Safeguarding public lands

Lands are necessary for our health

With each passing year, mobile devices, television, video games, and computers compete more and more for our attention. When they pull us away from time in the outdoors, our physical fitness, stress levels, and healthy development suffer.

According to the Kaiser Family Fund, American children spend more than 7.5 hours a day on smart phones, computers, and watching television – over 53 hours a week plugged into electronic media. With skyrocketing rates of obesity, attention deficit disorder, diabetes, and other problems, the need for access to natural places to play and explore has never been more urgent for our kids, and it’s important for adults too.

A gym is no substitute for a protected outdoor place when it comes to stretching your legs, filling your lungs with fresh air, and clearing your head. There is a growing body of evidence that proximity to greenspace has been associated with lower levels of stress and lower levels of depression and anxiety. (1) Protecting land around rivers, lakes, and streams will keep pollution from flowing into these waters and prevent it from contaminating our drinking water. Protected places stave off poorly planned development that leads to congestion and smog and they preserve the vegetation that naturally purifies our air and water.

Huge economic benefits

Protecting our public lands is not just about Wisconsin values – it’s about the economy. In Wisconsin alone, our outdoor recreation industry generates $18 billion in consumer spending and our $4 billion hunting and fishing industries depend on public access to our shared public lands. (2)

The Wisconsin Department of Natural Resources sells more than 1,000,000 resident and 500,000 nonresident recreational fishing licenses annually, collecting over $1.1 billion in fees. The DNR estimates those anglers spend another $2.1 billion in Wisconsin communities each year. (3)

Nationally, the figures are staggering. The outdoor recreation industry is an economic powerhouse, contributing $412 billion or 2.2 percent of total U.S. Gross Domestic Product in 2016, according to a report released by the Bureau of Economic Analysis. Undermining the resources that fuel the engine of this economic activity would take our state and our country in the wrong direction.

The Knowles-Nelson Stewardship Program

The legislature established the Warren Knowles-Gaylord Nelson Stewardship Program in 1989 to protect recreational lands, wildlife habitat, and other natural areas. To date, it has protected lands and waters in 71 of Wisconsin’s 72 counties.

More than 500,000 acres of the most ecologically important land in Wisconsin is protected thanks to the program. The Stewardship Program is a great source of pride for Wisconsinites, and its loyal supporters include Democrats and Republicans alike. In 2007, the legislature reauthorized the fund for another decade at a level of $86 million per year to purchase land. The victory came on the heels of Conservation Lobby Day 2007 at which 430 people from across Wisconsin met in Madison to ask legislators to reauthorize the fund.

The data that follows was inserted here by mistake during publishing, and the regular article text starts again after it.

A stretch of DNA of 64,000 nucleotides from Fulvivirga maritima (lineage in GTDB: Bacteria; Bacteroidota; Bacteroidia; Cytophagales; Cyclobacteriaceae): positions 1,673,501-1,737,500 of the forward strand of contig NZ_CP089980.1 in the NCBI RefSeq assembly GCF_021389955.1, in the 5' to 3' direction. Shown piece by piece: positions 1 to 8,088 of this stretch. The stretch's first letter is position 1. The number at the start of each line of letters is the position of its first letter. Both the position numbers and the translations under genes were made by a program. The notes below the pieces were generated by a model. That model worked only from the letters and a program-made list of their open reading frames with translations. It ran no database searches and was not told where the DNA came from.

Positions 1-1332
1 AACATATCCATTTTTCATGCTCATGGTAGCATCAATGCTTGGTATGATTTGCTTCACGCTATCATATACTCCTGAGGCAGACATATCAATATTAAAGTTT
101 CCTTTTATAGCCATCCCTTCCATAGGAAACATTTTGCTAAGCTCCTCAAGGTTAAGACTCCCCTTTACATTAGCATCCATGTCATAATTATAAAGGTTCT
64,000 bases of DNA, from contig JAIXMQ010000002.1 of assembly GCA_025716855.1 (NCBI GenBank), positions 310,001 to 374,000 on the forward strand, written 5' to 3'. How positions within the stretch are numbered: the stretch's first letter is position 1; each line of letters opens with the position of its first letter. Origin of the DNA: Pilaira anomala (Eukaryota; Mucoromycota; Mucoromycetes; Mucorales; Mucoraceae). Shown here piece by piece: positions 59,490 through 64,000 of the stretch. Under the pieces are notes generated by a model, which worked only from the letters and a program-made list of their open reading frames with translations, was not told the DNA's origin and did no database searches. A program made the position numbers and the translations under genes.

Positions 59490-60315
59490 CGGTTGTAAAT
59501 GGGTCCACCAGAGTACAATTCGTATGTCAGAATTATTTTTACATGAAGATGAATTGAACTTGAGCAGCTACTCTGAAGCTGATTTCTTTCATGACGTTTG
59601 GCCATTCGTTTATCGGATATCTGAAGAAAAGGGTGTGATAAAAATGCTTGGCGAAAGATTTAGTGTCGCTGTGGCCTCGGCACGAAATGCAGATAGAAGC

Attacks on the program began under Gov. Scott Walker’s administration. Walker cut funding from $86 million annually to $60 million a year during the 2011-12 state budget. In his 2015 state budget, Walker proposed a moratorium on new land purchases until 2028. His budget directive would have redirected funds meant to protect Wisconsin’s land into a slush fund for unrelated programs and endangered the state’s most critical public lands by removing their protections. The Joint Finance Committee restored the program, but further reduced its funding to $33.5 million, down from a high of $86 million.

A healthy future for our public lands is at risk. It all depends on what the legislature and Gov. Tony Evers do in the coming months. In January, as part of the state budget process, debate began on funding for land and water protection in Wisconsin. It’s an extraordinarily important decision because it will not just affect the next two years, it will set policy for an entire decade.

Legislators should reauthorize the Knowles-Nelson Stewardship Program at $70 million per year to protect our lands and the outdoor traditions and economic impact they provide.

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Strengthen the Knowles-Nelson Stewardship program.

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“I remain awed by memories of woods, marsh, and a stream of my youth that formed my environmental ethic and bear witness to the hand of God.”

hunter. angler. voter.

Rollie Lee, Black River Falls

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